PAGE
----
dws1982 wrote:The 150-minute theatrical cut of Margaret is a disaster. A very well-acted and well-written one, made someone who clearly knew what he wanted to do. And the first hour is pretty close to the masterpiece that Lonergan clearly envisioned, actually. But after that, the editors seemed to be interested mostly in cutting the runtime down, so lots of scenes/sequences feel truncated, and in many cases appear to have their beginnings and endings chopped off. (I'm thinking especially of Paquin's first meeting with Ruffalo, some of her arguments with her mom, or her scenes with Matt Damon.) Several very interesting scenes here, but they lose a lot of resonance the way they're presented--there's no breathing room. Anna Paquin's character becomes a lot more crazy and self-righteous as it goes along, whereas in the early scenes she was a genuinely confused teenager trying to atone for a mistake. One scene was especially galling--a meeting between a lawyer and a client, and yet they keep cutting back and forth to a floating down the Hudson. Makes you wonder if they even finished shooting (or post-production) on the scene. But then again, the final sequence is as good as anything I saw last year.

Definitely looking forward to watching the 186-minute cut this weekend, because that has potential to be one of the great films of 2011. The 150-minute cut has shades of greatness, but it's gutted too much to ever get there.


I actually thought the editing was more of an issue in the first hour - it seemed like a case of wanting to pack as many indispensable scenes in there without necessarily knowing how to assemble them. Lots of dissolves clearly meant to soften the jar but doing the opposite by making the seams show. I think it got more noticeably tighter and "on purpose" in the theatrical cut's second half - but, like I said, the jaggedness of the structure is part of its allure for me.

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Re: Margaret

Postby dws1982 » Fri Jul 13, 2012 10:02 am

The 150-minute theatrical cut of Margaret is a disaster. A very well-acted and well-written one, made someone who clearly knew what he wanted to do. And the first hour is pretty close to the masterpiece that Lonergan clearly envisioned, actually. But after that, the editors seemed to be interested mostly in cutting the runtime down, so lots of scenes/sequences feel truncated, and in many cases appear to have their beginnings and endings chopped off. (I'm thinking especially of Paquin's first meeting with Ruffalo, some of her arguments with her mom, or her scenes with Matt Damon.) Several very interesting scenes here, but they lose a lot of resonance the way they're presented--there's no breathing room. Anna Paquin's character becomes a lot more crazy and self-righteous as it goes along, whereas in the early scenes she was a genuinely confused teenager trying to atone for a mistake. One scene was especially galling--a meeting between a lawyer and a client, and yet they keep cutting back and forth to a floating down the Hudson. Makes you wonder if they even finished shooting (or post-production) on the scene. But then again, the final sequence is as good as anything I saw last year.

Definitely looking forward to watching the 186-minute cut this weekend, because that has potential to be one of the great films of 2011. The 150-minute cut has shades of greatness, but it's gutted too much to ever get there.

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Re: Margaret

Postby bizarre » Thu Jul 12, 2012 1:22 am

Saw the theatrical cut - very near to a masterpiece. Haven't seen a film so wholly reflective of its protagonist in a long time. A bizarre film but an incredibly rich one. Excited to see the extended cut.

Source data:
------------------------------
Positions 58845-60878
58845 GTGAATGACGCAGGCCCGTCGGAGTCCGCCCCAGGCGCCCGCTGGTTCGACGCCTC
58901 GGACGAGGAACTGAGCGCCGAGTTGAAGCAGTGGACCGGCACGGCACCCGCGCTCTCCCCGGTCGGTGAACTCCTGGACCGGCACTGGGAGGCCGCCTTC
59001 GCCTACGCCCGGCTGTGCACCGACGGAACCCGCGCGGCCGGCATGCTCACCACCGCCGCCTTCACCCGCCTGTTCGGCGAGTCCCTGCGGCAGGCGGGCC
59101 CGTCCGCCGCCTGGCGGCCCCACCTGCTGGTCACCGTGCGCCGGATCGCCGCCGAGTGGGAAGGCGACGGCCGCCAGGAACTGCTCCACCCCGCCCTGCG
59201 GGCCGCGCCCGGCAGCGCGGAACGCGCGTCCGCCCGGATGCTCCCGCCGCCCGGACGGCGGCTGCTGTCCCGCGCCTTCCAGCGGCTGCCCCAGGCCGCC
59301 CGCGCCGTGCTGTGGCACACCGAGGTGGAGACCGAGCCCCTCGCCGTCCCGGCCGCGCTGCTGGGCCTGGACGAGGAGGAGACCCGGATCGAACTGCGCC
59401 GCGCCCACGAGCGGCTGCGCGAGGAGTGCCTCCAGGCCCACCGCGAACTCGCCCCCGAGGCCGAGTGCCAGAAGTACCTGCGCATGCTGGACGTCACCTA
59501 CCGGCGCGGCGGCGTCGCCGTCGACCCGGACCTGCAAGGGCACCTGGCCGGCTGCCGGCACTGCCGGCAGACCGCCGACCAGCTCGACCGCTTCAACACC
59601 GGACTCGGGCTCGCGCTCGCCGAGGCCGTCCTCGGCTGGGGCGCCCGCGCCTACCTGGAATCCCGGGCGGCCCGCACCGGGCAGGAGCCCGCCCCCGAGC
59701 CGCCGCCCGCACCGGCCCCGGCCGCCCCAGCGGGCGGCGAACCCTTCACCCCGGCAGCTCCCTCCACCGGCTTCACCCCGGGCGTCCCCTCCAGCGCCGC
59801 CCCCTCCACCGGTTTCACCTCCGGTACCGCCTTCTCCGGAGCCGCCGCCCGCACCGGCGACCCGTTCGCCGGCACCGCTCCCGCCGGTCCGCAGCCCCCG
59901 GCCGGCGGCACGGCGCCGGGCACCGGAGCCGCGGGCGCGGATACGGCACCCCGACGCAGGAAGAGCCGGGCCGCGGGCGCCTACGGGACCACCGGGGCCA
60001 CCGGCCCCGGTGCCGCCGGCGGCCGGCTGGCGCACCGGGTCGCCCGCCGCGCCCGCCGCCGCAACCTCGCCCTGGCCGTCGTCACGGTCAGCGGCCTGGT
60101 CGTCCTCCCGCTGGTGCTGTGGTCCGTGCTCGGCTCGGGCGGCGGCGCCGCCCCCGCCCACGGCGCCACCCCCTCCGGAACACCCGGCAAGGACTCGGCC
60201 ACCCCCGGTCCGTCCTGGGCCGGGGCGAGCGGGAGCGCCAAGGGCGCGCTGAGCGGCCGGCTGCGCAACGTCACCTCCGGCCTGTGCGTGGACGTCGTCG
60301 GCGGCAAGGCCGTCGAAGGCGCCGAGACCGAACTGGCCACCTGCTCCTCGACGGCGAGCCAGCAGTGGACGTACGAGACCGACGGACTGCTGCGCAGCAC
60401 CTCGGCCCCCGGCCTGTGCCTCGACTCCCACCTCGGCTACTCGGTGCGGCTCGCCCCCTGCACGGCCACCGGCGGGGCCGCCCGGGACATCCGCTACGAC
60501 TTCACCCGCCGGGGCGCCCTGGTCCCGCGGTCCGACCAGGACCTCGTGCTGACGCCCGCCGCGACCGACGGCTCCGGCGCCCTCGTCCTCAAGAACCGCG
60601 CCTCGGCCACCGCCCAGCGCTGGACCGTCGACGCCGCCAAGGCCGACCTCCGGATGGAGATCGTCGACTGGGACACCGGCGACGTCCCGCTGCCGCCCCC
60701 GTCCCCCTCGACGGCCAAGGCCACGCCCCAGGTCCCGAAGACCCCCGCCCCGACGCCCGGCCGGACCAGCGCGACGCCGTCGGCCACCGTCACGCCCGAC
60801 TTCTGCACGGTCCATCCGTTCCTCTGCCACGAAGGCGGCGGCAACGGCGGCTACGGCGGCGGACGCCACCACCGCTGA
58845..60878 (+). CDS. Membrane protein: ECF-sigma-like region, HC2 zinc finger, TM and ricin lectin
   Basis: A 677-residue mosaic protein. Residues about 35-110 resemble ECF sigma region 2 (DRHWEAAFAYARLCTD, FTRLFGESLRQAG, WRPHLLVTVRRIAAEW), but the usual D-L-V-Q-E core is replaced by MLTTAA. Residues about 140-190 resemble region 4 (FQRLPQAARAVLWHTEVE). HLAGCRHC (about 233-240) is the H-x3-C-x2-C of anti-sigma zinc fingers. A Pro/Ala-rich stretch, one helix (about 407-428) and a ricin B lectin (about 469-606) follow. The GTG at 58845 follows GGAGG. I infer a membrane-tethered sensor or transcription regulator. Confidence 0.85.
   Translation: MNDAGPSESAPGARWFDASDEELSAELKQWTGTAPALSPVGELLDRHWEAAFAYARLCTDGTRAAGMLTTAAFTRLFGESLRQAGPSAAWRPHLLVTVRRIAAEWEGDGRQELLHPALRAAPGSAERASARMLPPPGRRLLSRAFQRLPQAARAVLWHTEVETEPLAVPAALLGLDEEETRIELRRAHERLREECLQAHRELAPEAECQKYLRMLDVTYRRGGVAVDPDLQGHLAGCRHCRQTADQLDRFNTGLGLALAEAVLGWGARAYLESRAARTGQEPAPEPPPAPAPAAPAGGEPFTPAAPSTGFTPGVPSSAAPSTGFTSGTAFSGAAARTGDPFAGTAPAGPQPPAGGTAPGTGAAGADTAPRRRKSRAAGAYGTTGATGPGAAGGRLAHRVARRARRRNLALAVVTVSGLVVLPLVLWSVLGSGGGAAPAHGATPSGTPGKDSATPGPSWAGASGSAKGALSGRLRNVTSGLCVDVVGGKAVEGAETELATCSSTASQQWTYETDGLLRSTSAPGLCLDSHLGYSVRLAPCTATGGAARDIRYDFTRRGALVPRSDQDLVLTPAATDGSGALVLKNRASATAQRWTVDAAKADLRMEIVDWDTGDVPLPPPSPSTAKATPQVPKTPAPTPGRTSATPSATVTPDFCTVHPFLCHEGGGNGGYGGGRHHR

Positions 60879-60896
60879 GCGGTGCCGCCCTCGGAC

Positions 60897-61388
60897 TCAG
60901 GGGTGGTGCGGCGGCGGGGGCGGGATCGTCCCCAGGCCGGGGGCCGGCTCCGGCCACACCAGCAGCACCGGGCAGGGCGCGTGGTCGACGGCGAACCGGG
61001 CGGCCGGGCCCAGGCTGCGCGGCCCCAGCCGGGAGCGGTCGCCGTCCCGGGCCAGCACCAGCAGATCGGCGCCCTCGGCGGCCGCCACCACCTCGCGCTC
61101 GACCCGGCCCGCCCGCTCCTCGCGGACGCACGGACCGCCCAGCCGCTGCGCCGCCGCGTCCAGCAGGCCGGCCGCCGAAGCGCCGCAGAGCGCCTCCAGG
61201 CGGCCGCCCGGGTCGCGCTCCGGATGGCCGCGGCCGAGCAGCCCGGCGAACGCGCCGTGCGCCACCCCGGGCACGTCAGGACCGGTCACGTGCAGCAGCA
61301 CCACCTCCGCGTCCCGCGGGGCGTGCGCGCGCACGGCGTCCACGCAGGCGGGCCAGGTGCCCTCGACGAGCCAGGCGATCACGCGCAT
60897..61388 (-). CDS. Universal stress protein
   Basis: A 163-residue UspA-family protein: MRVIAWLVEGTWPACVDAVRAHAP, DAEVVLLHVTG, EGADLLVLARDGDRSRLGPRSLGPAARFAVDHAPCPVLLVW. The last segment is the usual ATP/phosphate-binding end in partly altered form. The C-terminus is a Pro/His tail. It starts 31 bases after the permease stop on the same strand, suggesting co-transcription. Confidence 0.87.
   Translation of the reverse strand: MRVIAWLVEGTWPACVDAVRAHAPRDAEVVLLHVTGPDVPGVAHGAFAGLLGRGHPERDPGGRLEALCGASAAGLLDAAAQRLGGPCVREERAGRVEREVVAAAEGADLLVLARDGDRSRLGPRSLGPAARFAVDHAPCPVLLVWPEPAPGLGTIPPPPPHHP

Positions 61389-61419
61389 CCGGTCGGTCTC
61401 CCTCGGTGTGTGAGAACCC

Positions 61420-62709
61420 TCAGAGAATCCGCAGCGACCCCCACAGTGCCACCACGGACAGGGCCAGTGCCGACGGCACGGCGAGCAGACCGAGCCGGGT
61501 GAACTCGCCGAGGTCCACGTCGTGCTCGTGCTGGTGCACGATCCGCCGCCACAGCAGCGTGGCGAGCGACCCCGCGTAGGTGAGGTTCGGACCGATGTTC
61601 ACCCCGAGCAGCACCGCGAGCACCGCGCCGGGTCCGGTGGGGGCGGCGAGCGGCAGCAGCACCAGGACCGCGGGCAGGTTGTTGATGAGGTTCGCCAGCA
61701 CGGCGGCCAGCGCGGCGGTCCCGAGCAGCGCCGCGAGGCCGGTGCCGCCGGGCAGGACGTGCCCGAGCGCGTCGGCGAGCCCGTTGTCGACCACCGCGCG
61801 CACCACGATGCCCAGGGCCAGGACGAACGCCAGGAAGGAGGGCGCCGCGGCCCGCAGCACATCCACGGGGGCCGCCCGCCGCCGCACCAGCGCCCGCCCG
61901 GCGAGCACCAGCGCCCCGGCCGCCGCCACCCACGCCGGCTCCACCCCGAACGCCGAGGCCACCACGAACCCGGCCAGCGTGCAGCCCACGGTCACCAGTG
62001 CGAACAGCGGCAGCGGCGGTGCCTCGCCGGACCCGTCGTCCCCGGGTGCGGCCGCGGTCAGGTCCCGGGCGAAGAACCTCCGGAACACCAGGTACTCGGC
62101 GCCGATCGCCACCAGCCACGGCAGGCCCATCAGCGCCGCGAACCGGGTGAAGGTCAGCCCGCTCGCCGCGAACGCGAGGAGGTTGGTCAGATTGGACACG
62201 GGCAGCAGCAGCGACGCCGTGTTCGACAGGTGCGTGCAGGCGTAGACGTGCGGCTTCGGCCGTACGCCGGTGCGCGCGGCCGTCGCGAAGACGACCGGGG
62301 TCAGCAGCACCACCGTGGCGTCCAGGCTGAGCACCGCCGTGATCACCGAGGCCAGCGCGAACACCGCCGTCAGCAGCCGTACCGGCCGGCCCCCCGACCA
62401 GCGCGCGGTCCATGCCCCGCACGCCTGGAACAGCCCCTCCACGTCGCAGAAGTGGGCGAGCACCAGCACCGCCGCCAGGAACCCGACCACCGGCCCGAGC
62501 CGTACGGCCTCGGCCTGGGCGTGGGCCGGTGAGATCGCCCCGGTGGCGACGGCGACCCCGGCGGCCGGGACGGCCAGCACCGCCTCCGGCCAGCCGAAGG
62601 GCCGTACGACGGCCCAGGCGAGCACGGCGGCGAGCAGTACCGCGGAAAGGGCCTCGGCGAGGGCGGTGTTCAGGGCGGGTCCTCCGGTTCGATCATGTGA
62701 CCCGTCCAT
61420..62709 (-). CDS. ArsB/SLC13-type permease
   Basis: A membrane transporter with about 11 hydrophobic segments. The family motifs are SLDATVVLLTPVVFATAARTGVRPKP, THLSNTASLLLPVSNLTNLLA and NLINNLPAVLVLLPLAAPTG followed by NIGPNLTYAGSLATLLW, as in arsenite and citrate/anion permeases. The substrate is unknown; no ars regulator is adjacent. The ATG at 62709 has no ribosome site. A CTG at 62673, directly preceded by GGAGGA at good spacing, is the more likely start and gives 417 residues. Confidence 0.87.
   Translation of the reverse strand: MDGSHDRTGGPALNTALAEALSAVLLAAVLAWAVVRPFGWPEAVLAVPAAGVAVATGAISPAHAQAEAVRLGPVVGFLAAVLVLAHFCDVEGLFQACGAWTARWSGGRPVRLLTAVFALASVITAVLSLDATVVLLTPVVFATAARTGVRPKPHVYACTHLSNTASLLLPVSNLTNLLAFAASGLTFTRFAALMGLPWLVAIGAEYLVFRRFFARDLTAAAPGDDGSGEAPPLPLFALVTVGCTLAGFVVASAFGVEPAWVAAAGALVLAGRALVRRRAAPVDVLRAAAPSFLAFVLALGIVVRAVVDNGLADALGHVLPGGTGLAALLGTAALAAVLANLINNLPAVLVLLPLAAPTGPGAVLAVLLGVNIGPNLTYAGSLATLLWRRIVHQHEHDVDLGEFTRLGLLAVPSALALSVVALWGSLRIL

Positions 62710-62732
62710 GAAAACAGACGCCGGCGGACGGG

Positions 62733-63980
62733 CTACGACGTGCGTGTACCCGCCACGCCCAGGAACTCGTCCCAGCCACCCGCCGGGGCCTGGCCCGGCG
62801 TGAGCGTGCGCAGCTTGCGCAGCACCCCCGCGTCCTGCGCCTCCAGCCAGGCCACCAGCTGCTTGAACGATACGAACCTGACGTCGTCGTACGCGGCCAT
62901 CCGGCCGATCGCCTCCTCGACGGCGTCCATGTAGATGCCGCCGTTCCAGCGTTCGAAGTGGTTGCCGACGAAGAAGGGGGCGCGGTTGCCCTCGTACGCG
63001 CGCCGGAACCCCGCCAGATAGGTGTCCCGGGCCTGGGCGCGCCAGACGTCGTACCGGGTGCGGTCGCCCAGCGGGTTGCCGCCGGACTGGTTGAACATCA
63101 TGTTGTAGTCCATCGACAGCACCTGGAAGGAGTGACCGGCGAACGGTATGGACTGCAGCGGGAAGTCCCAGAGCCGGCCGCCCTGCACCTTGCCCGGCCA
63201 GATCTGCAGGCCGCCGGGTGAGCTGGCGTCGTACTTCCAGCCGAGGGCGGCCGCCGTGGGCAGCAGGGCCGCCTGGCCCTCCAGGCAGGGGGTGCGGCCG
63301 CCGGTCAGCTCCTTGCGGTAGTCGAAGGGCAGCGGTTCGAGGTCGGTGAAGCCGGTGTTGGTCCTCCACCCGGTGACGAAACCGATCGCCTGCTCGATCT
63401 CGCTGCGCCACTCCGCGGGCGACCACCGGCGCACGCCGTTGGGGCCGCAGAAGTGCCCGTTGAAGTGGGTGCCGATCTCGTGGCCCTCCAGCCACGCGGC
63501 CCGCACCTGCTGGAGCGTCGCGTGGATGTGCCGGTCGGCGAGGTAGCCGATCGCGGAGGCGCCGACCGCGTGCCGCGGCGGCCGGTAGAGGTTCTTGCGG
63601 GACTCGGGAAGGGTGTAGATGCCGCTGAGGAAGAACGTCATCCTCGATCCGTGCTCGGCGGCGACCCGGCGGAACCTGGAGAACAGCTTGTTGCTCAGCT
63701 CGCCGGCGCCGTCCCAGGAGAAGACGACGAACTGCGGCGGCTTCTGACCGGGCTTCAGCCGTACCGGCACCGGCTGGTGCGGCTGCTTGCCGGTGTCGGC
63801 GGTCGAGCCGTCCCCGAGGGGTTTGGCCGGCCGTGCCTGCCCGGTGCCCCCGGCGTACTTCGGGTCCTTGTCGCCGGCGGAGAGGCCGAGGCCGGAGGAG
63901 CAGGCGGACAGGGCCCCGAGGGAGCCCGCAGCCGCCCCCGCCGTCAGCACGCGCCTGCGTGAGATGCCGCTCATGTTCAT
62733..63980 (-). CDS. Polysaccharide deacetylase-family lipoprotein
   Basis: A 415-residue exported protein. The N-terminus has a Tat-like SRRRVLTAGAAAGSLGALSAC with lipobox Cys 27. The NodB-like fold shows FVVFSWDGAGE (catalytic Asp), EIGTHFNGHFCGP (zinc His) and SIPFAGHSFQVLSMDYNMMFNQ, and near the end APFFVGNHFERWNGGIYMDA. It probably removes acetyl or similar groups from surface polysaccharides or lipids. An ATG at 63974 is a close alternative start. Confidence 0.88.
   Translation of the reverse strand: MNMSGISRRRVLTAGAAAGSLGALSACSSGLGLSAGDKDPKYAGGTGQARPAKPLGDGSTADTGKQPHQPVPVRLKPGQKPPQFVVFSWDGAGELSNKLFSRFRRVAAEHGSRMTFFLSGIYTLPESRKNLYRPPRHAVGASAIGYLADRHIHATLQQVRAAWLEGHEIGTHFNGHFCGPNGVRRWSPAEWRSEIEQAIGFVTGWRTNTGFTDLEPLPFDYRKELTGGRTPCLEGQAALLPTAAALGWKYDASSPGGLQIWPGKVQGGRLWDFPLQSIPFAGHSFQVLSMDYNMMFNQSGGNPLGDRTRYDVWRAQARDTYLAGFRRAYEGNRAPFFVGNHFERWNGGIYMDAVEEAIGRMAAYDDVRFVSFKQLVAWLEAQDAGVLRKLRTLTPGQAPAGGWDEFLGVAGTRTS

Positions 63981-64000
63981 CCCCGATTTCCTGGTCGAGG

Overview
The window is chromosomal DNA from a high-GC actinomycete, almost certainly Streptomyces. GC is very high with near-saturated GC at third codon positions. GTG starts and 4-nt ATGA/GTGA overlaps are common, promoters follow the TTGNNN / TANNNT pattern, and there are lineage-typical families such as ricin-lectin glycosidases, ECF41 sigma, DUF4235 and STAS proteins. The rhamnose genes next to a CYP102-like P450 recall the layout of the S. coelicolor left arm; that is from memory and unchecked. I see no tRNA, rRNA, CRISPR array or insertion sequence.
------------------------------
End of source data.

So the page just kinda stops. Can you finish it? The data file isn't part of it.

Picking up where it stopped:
Paquin is cannily cast. Not sure how much "good acting" she does but the flirtation with "bad acting" fits perfectly into this milieu - as a result, it's a great performance. Rest of the cast is great. J. Smith-Cameron is wholly empathetic and a great lens through which we can view Lisa, and Jeannie Berlin completes a wholly unique creation of character - one of the purest 'grown-ups' on screen.

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Re: Margaret

Postby ksrymy » Thu Jul 12, 2012 12:26 am

I watched it recently, but it didn't have quite the same effect on me as it did Sabin.

Paquin does a good job, but her mother played by J. Smith-Cameron was much better. Other than those two notes, I found nothing too great about it. I liked Allison Janney's bit though.
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Re: Margaret

Postby Big Magilla » Wed Jul 11, 2012 11:07 pm

So, did anyone besides Sabin and me get to see this?

The new DVD release includes both the theatrical release and the even longer by 36 minute version. What it really needed was a shorter version.

The central story of a priviliged brat (Anna Paquin) who causes a horrific accident by flirting with a bus driver (Mark Ruffalo) who runs over a pedestrian (Allison Janney) is a compelling one. The girl's inter-actions with her mother (Lonergan's real-lfie wife J. Smith-Cameron), the victim's only real friend (a terrific Jeannie Berlin) and even her teachers (Matt Damon, Matthew Broderick) have resonance, but the long drawn-out telephone conversations with her L.A.. based father (an embarrassingly bad Lonergan) and her endless in-class discussions with her classmates should have dumped on the cutting room floor.

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Re: Margaret

Postby Sabin » Sat Jan 14, 2012 3:07 pm

After this long in post-production hell and a series of lawsuits, Fox Searchlight isn't thinking about prestige at all or even recouping. Those thoughts have been banished! They simply want to escape legal point, get the damn thing out, and be done with it. That the film is any good has become a very secondary concern, and at this point they must be thinking "Oh, great. Let's put more money into it!" Printing free DVDs is like putting salt on a leg severed by a bus.
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Re: Margaret

Postby Okri » Fri Jan 13, 2012 11:28 pm

Though it would be awesomely embarassing for Fox Searchlight (who, it must be said, have had an exemplary and intriguingly daring year - I'd argue truly usurping Focus Features)

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Re: Margaret

Postby Sabin » Fri Jan 13, 2012 5:13 pm

The Best Actress lineup was pretty weak in 2005, so weak that the Los Angeles Film Critic's Association had to dig as far as Vera Farmiga for Down to the Bone. With the added exposure from her supporting role in The Squid and the Whale, I think Anna Paquin could have won for Margaret and possibly gotten a nomination. I have not seen North Country or Mrs Henderson Presents nor had any real inclination.

It's possible I've underrated Jeannie Berlin in Margaret. I remember thinking that her role especially could have benefited from added breathing room, but she does struck a very indelible impression in the film. J. Smith-Cameron is even better as Anna Paquin's mother.

The film won't get a single nomination. Years ago, perhaps. Now, there's no way.